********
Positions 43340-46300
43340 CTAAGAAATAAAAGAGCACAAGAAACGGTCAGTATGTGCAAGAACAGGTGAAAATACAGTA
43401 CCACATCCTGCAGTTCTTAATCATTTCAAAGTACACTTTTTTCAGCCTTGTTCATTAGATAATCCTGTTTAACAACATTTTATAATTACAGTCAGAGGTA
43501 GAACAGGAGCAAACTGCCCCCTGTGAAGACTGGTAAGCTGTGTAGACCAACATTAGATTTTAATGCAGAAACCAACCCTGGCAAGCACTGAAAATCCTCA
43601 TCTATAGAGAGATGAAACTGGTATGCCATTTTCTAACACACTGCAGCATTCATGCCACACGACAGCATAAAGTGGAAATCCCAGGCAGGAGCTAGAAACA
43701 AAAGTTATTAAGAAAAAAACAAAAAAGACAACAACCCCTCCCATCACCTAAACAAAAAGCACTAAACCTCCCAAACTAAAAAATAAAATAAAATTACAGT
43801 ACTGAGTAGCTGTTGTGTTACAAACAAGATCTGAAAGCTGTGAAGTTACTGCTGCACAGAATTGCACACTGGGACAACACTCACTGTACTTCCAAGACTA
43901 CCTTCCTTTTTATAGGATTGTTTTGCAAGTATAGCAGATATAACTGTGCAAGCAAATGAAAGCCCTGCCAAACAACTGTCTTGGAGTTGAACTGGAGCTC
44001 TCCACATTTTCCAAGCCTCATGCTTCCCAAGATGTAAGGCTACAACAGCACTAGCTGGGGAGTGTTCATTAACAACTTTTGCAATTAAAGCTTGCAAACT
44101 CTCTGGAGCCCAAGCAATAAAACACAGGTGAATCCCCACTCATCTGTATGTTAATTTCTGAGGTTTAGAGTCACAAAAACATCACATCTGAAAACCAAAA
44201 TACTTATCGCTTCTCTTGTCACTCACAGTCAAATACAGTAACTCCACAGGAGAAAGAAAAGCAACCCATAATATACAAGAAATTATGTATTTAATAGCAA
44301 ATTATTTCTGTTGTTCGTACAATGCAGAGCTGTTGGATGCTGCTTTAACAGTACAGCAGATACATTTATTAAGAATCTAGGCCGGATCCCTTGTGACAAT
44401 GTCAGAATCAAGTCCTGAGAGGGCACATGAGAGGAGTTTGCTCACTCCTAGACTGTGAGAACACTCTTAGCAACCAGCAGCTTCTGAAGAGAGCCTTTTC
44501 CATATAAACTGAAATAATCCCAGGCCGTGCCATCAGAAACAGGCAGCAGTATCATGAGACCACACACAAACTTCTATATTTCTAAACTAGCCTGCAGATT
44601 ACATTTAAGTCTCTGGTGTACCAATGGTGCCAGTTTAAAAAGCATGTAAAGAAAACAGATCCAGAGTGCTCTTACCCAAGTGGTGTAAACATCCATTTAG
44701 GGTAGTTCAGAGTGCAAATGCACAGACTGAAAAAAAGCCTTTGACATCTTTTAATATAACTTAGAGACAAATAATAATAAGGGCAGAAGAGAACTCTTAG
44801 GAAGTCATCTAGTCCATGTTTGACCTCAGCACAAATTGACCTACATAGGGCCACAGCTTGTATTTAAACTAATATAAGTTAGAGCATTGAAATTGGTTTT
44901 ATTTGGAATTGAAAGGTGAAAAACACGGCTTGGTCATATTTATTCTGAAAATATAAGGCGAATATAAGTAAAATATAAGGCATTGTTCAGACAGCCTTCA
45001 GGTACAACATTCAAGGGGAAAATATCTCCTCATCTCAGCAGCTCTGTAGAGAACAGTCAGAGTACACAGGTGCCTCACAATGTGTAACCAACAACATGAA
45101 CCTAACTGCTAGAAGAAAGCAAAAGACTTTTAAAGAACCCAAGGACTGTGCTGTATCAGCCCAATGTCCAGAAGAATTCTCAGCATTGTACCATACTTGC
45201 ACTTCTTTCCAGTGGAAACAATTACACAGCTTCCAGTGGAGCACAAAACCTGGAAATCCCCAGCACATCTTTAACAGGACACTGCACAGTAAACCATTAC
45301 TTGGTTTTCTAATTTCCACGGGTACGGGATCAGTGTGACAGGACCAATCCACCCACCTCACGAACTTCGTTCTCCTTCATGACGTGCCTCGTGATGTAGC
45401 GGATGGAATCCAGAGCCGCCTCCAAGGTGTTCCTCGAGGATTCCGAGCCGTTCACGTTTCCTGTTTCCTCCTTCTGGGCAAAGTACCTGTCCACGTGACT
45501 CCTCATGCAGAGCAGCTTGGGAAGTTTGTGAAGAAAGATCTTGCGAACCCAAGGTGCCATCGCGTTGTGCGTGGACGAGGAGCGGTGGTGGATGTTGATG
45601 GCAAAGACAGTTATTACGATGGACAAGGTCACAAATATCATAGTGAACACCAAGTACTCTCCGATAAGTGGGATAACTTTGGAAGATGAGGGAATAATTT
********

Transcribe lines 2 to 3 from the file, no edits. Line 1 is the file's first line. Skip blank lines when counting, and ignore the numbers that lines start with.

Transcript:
43340 CTAAGAAATAAAAGAGCACAAGAAACGGTCAGTATGTGCAAGAACAGGTGAAAATACAGTA
43401 CCACATCCTGCAGTTCTTAATCATTTCAAAGTACACTTTTTTCAGCCTTGTTCATTAGATAATCCTGTTTAACAACATTTTATAATTACAGTCAGAGGTA